The weight center of the Romanian power generation has shifted from South-West to South-East – from the lignite fired thermal power generation units, to the nuclear and wind power plants located in Dobrogea. This shift took place in several years, with serious pressure also on the balancing needs of the Romanian NPS. The HV transmission system has to cope with this shift, by developing new lines and other grid components. While the private investment in new wind power plants has exploded as a consequence of a generous support scheme, the investment in new public domain transmission infrastructure assets is affected by the usual inertia in making decisions, the durations needed for permitting new investment, the legislative gap that prevents or delays land securitization and the absence of adequate financial resources and financing solutions/instruments.
HV transmission lines such as Suceava-Gadalin, Smardan-Gutinas, Cernavoda-Stalpu-Brasov, Deleni(Independenta) – Pelicanu, Rahman-Bucuresti, Stupina-Tariverde (see figure below), are needed now or in the nearest future for the interest of the safe operation of the system. In order to allow the Tarnita-Lapustesti PSHPP to play its long awaited balancing role in the system, it should get connected to the grid by means of two 400 kV lines: Tarnita-Gadalin and Tarnita – Mintia. Given the advanced stage of the power plant development process, the lines should be in a parallel development process in order to provide comfort to potential investors that they will place capital in a power generation capacity connected to the HV transmission system. However, today the financing solution for the two lines is not known and there is still no real sponsor/champion for these projects.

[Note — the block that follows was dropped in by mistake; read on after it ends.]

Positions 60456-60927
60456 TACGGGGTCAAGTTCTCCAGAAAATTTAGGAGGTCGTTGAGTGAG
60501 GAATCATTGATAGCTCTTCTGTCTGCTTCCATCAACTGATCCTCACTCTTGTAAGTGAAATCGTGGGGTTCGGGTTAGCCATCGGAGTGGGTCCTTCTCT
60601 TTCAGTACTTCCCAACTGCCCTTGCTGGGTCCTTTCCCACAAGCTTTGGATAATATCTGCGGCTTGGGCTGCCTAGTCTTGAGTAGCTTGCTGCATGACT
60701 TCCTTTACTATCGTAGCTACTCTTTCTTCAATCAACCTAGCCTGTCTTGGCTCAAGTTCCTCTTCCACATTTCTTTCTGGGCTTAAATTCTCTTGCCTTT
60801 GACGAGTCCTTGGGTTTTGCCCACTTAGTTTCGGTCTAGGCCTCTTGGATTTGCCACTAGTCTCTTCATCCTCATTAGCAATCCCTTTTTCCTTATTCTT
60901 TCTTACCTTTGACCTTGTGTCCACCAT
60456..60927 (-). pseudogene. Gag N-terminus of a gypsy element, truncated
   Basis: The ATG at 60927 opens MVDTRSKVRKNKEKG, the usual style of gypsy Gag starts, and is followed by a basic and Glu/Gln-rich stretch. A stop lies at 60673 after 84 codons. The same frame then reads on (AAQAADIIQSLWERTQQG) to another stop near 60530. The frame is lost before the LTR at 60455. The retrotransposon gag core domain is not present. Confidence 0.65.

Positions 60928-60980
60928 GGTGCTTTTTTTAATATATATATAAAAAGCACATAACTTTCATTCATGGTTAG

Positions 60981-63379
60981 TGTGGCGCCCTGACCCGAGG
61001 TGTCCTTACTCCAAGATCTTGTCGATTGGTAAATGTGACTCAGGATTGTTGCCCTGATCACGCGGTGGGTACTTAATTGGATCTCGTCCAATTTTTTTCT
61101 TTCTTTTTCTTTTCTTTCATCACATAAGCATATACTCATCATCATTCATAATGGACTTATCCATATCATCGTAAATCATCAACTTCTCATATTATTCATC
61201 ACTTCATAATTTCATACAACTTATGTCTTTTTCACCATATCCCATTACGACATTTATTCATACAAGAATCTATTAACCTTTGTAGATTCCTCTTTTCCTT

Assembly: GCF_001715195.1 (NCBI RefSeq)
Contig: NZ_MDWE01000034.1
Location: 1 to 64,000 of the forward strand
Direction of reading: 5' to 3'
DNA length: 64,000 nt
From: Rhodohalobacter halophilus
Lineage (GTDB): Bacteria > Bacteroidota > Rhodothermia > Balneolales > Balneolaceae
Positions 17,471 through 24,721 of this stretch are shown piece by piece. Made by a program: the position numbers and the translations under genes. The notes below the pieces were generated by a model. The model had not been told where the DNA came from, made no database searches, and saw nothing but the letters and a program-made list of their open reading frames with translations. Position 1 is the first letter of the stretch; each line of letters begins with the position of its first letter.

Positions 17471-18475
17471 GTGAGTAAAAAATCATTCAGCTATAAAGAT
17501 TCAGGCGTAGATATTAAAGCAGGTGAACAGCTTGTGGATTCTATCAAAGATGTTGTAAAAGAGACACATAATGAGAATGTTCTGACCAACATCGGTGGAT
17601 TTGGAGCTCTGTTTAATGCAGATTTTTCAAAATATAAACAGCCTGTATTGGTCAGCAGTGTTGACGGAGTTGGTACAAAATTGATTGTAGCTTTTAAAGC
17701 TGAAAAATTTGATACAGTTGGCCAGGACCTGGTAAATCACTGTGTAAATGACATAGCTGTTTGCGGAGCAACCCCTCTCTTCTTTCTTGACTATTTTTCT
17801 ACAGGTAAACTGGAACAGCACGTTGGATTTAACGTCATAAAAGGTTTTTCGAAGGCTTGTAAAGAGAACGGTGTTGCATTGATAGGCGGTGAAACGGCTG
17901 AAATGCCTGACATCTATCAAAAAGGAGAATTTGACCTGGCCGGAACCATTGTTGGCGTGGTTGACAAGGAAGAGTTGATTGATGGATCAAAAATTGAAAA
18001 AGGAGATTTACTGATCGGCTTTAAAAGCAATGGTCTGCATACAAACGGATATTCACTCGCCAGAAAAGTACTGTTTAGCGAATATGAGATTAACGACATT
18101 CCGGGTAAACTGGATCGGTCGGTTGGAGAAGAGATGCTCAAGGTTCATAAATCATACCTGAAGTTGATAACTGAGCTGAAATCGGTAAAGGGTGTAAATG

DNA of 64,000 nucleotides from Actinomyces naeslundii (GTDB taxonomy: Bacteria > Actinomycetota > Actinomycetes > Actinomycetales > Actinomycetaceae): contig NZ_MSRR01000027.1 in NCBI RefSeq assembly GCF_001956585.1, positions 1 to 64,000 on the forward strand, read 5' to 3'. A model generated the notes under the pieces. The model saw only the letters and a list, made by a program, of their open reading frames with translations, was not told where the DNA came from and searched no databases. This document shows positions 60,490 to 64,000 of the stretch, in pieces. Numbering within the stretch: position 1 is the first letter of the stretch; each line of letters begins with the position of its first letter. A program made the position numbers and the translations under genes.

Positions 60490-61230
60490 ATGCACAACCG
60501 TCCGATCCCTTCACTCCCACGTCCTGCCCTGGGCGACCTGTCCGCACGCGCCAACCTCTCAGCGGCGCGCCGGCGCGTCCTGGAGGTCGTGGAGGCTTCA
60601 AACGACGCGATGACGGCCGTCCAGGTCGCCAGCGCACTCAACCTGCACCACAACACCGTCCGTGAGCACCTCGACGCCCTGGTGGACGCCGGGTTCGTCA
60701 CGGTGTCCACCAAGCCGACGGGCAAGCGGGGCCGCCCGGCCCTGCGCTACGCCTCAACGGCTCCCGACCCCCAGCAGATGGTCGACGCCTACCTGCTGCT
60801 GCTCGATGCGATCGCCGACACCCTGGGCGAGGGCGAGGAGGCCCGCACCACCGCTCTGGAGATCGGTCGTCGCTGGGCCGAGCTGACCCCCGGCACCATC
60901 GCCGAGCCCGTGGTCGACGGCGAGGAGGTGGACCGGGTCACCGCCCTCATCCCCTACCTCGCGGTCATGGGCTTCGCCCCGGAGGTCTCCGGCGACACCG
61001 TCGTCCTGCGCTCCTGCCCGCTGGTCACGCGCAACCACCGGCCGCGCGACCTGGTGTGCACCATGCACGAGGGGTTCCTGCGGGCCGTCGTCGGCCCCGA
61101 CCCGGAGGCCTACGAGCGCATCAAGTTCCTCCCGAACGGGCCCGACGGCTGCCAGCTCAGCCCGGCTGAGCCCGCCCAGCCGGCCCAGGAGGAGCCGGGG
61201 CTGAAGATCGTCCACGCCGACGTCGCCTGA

Romanian power generation sector in a stalemate